Today, we will discuss this in our 8th live class in BlueBeeOne about ovulation. Dr. Christine Marie Rubio will help us to learn about this topic. Keep on reading the article to know more!
What is Ovulation?
Dr. Christine explained that ovulation is a biological process that involves the interplay of a woman’s brain, hormones, and the reproductive system. It is important for everyone to study and understand the ovulation process so that we can understand the menstrual cycle better. “To increase the chance of getting pregnant and for those who don’t want to get pregnant, they need to be informed about ovulation, as well as those who don’t want to take pills or they don’t want foreign objects in their body like IUD,” she said.
In the next slide, she explained the different phases of the menstrual cycle which include the follicular phase and the luteal phase. Remember that when fertilization does not occur after the luteal phase, you will have your menstruation. If there’s fertilization, it’s successful fertilization that leads to pregnancy. The follicular phase happens between menstruation and ovulation.
After the follicular phase, ovulation takes place, and then the luteal phase. Ovulation happens only for about 24 hours. After 24 hours, the egg will not be viable. The luteal phase is commonly fixed as it lasts for 14 days. Having sex as close as possible to the time of ovulation increases the chance of pregnancy. If a woman has sex 6 or more days before she ovulates, the chance she will get pregnant is virtually 0.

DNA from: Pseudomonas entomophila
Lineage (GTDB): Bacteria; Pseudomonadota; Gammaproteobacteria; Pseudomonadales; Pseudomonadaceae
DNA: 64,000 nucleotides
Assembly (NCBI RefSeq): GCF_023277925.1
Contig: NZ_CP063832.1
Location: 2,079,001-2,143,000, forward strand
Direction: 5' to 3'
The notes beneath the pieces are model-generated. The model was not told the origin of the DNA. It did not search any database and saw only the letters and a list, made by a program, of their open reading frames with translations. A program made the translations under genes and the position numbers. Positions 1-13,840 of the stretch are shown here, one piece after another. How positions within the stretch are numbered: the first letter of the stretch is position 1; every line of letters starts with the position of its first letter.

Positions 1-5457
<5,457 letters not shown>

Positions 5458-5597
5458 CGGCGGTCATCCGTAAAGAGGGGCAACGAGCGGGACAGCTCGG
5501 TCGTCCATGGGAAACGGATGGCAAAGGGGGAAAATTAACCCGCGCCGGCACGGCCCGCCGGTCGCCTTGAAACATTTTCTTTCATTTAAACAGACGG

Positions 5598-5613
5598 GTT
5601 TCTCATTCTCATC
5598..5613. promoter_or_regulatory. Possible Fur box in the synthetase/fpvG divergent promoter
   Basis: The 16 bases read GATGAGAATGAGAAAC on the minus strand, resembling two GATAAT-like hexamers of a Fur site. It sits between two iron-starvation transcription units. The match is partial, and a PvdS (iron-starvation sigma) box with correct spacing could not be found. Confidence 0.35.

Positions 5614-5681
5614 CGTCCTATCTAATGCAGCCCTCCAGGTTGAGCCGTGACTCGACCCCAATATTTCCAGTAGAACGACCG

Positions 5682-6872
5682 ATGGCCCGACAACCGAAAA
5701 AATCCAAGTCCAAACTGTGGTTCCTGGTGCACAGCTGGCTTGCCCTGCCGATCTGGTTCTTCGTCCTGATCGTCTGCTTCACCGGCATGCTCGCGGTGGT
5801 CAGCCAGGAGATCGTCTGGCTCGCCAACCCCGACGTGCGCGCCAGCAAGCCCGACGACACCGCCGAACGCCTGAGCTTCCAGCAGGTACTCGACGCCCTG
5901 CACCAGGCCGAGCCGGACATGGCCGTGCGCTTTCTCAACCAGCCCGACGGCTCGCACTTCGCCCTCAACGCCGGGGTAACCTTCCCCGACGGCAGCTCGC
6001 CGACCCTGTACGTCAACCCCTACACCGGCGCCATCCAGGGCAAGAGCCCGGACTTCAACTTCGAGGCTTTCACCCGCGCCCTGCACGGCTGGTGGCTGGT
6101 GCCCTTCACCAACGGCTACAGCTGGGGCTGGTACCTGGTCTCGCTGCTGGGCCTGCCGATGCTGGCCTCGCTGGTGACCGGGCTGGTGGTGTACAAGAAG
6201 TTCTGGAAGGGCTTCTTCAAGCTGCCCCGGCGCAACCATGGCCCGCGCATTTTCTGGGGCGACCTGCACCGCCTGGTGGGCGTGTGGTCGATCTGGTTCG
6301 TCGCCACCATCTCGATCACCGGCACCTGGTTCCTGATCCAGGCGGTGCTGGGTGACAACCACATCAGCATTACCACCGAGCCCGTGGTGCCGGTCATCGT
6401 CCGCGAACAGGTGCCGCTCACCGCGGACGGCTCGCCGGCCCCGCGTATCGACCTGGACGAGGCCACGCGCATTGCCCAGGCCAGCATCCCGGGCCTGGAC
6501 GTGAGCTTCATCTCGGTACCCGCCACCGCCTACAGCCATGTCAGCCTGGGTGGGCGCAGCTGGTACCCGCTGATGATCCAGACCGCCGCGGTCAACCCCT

Although the sperm can survive up to 6 days, on average, it’s only 3 days because 6 days are too long. So, if she has sex 5 days before she ovulates, her probability of pregnancy is about 10%. If she has sex on the day of ovulation, not the 2 days before, the chance of getting pregnant is about 30%. But these figures are average because it will still depend on many factors like a woman’s age.
Timing of Ovulation Phase
When you know your average menstrual cycle length, you can work out when you ovulate. For example, if you have a 28-day menstrual cycle, you will count from the first day of menstruation until the first day of the next first day of your next menstruation, usually when you go to an OB-GYN’s clinic. Count from the first day of the menstruation until the first day of the next menstruation. The luteal phase is usually fixed so you will subtract 14, ovulation happens around day 14, so the most fertile days are days 12, 13, and 14. If you will ovulate on Day 14, you have sexual contact on Day 12 and Day 13, most likely when your ovulation period starts, the sperm is still viable.
Another example is if your menstrual cycle is 35 days so you will subtract again around 14 so your ovulation should be on about day 21. The most fertile period will be the 19th day or Days 19, 20, and 21. If your cycle is short, for example, day 21 minus 40 so your ovulation will fall on day 7 or you will ovulate on day 5, 6, or 7. However, if your menstrual cycle is short, there is no guarantee that you will ovulate on the exact day based on the timing or calculation. Some women have irregular cycles and are difficult to work out an average cycle length.